[The Table of Contents is listed below.]
During the last decade or so, the focused study of Greek iconography from archaeological contexts has been on the rise. This approach is founded on the principle that the meanings of Greek images, or rather, images in general, were not exclusively determined by the producer, but were the result of the interplay between producer and consumer. The actual use of the image may provide valuable insight into the meanings imparted to images by contemporary society. This approach was pioneered by James Whitley, who maintained that it would bring iconology closer to the social sciences: “A contextual approach tries to relate archaeological context to social context, not directly, but by viewing archaeological deposits as records of particular types of social behaviour. [...] A contextual approach is both statistical and sociological.” (J. Whitley, ‘Protoattic potery: a contextual approach’, in I. Morris (ed.), Classical Greece, Ancient Histories and Modern Archaeologies. Cambridge 1994, 52).
The present volume deals with Greek figured pottery from the perspective of its consumers. Most of the contributions were originally delivered as papers at the 2015 Annual Meeting of the Archaeological Institute of America, in a session sponsored by the Pottery in Context Research Network.
The preface shows awareness of the general lack of definition of key concepts such as ‘context’ and ‘consumer’, but its discussion is indicative rather than theoretical. A reference to J. Th. Peña, Roman Pottery in the Archaeological Record, Cambridge 2007, would not have been out of place and would have deepened the discussion of, for instance, the key term ‘context’ and the different possibilities of the consumer’s role.
S.D. Bundrick discusses the iconography of the handloom on red-figure vases found in Italy, specifically in Etruria and Spina. She replaces the uncontextualized interpretation of the depiction of this wool-working tool (“prostitutes making hairnets or head coverings in their spare time”, 1), with a nuptial reading, applicable to both Athenian and Etruscan spheres. The argumentation, in itself reasonable, makes no reference to use or context. When Bundrick starts analyzing contextual data, her reasoning becomes very confused. The interpretation of the image central to this article, on a hydria used as an urn, hinges on the gendering of the grave as female. After a lengthy discussion of the apparent lack of gender specification in grave-gifts in Spina, she defends the gendering of the grave with the statement “Hydriai do seem to have been associated with female burials” (12). On the next page, however, she notes that the only other hydria re-used as an urn was found in a male grave, “contrary to the frequent assumption that hydriai were exclusive to female association and use.” In an article discussing use of Greek iconography in an Etruscan context, it is disconcerting to miss reference to the work of Reusser (Vasen für Etrurien, Verbreitung und Funktionen attischer Keramik im Etrurien des 6. und 5. Jahrhunderts vor Christus, Zurich 2002), Paleothodoros (e.g., ‘Dionysiac Imagery in Archaic Etruria’, Etruscan Studies 10 , 187-201) and in this case Stefan Schmidt (Rhetorische Bilder auf attischen Vasen: visuelle Kommunikation im 5. Jahrhundert v. Chr. [Berlin 2005]).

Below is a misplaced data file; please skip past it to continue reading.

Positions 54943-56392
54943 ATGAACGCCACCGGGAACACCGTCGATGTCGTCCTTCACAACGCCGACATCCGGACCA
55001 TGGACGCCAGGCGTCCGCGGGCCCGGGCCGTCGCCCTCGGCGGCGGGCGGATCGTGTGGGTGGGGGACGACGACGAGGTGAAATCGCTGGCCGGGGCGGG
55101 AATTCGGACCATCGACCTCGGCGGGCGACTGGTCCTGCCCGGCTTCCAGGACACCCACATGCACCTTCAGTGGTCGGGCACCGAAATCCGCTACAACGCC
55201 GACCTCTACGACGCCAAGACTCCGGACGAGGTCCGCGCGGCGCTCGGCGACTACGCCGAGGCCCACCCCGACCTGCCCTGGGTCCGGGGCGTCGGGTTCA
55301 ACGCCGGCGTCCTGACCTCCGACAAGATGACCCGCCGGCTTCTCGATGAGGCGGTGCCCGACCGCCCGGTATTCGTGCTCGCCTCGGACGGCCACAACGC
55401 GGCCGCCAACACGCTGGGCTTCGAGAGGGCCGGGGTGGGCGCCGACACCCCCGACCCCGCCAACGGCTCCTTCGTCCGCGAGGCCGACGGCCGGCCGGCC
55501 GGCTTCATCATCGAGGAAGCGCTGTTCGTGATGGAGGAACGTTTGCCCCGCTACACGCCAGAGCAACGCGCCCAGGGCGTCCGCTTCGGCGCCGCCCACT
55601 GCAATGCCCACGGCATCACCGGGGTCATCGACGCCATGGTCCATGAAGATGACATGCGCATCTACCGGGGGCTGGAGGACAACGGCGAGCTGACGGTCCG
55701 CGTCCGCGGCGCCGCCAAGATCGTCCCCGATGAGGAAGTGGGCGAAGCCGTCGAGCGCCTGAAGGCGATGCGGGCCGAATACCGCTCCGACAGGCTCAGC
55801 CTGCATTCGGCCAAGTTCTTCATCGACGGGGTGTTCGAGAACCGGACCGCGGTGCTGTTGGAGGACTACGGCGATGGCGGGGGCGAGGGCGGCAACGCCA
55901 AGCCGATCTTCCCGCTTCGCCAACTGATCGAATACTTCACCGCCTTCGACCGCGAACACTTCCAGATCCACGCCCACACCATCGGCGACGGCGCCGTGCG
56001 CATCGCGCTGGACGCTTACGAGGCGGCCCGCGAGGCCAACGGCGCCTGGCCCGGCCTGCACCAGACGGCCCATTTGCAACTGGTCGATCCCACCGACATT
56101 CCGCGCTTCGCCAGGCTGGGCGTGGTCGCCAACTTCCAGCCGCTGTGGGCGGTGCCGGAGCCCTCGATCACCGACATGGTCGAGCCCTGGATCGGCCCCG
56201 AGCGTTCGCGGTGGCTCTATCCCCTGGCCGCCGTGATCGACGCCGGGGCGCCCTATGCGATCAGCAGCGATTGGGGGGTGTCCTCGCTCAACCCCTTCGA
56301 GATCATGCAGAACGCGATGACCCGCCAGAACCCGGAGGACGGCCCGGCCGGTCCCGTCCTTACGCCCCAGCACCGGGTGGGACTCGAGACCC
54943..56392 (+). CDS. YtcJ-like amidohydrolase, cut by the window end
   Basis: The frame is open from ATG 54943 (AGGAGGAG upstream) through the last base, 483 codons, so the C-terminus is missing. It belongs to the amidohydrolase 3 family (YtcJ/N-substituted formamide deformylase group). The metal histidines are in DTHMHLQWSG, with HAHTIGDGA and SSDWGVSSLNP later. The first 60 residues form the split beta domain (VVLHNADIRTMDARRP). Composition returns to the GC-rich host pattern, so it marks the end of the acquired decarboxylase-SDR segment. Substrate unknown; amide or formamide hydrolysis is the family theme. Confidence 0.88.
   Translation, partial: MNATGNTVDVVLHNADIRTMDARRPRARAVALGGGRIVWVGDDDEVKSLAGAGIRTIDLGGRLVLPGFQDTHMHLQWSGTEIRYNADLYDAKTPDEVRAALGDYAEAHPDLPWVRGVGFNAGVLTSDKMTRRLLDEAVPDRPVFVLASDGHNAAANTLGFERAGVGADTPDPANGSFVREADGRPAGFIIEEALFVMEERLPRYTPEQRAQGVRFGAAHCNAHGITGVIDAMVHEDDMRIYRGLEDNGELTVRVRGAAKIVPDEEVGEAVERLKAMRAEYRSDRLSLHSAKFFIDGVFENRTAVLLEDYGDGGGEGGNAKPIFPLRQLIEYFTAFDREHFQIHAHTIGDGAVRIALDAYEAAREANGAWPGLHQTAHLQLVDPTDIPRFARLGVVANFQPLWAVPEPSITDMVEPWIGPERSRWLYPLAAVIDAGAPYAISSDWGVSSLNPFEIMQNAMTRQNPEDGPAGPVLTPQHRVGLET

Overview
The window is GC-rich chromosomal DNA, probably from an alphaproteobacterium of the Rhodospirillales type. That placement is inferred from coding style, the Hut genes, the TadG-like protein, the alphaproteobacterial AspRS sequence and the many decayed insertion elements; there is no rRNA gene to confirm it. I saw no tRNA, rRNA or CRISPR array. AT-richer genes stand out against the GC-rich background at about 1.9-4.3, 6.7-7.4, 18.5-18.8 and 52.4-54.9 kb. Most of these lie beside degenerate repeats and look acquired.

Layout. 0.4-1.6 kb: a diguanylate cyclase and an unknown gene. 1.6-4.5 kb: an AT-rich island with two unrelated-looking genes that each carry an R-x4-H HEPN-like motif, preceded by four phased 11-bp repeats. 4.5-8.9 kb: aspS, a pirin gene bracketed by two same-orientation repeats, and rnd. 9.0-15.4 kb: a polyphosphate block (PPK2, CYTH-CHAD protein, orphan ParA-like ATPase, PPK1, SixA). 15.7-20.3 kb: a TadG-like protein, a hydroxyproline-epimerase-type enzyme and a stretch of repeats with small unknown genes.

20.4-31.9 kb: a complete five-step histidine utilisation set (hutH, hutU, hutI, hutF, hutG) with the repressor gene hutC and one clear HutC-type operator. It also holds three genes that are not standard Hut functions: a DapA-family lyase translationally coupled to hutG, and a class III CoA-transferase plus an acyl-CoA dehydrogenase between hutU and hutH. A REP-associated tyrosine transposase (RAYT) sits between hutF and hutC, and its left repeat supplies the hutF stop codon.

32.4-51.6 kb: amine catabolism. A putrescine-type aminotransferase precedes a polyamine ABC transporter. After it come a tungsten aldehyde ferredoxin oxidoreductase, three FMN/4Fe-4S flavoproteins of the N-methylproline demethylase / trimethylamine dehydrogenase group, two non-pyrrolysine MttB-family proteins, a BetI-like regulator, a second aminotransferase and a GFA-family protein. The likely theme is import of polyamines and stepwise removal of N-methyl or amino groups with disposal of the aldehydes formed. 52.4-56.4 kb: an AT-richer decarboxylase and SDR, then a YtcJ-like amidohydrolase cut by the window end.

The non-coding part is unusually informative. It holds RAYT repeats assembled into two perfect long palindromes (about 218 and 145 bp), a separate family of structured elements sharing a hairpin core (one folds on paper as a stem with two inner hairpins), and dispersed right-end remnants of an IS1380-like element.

An Jiang analyses the depiction on a Laconian cup, interpreting it as a representation of the Karneia festival rather than generic Dionysiac imagery. The arguments are solid, but the context of the vase is unknown, so the interpretation is a traditional culture-historical one and is not related to context or use.
Kathleen Lynch does interpret Athenian vases from a very specific context, namely Gordion. Her discussion of the difficulties of working with legacy data is exemplary. Her argument, connecting certain iconographic preferences to narrow historical horizons in the history of the city, fits in well with the theme of the collection. Unfortunately, the dating of her material, crucial for the point she is trying to make, is shaky; the Gordion cups from the K-V tumulus are dated “late in the 560s or 560 B.C.E.” on page 48, but 560-540 BCE elsewhere and in the captions. Normally, this would be a minor defect, but her connection of the appearance of Attic pottery with the Lydian occupation of Gordion demands a precise timeframe. The suggestion that the occupant of the K-V tumulus "perhaps was not Phrygian" (48) and that "it is possible the deceased was, in fact, a Lydian" (56) rests on too thin an argument of the ‘pots are people’ sort and seems to preclude the possibility of Phrygians emulating the Lydians (in power for a generation by the time of the tomb).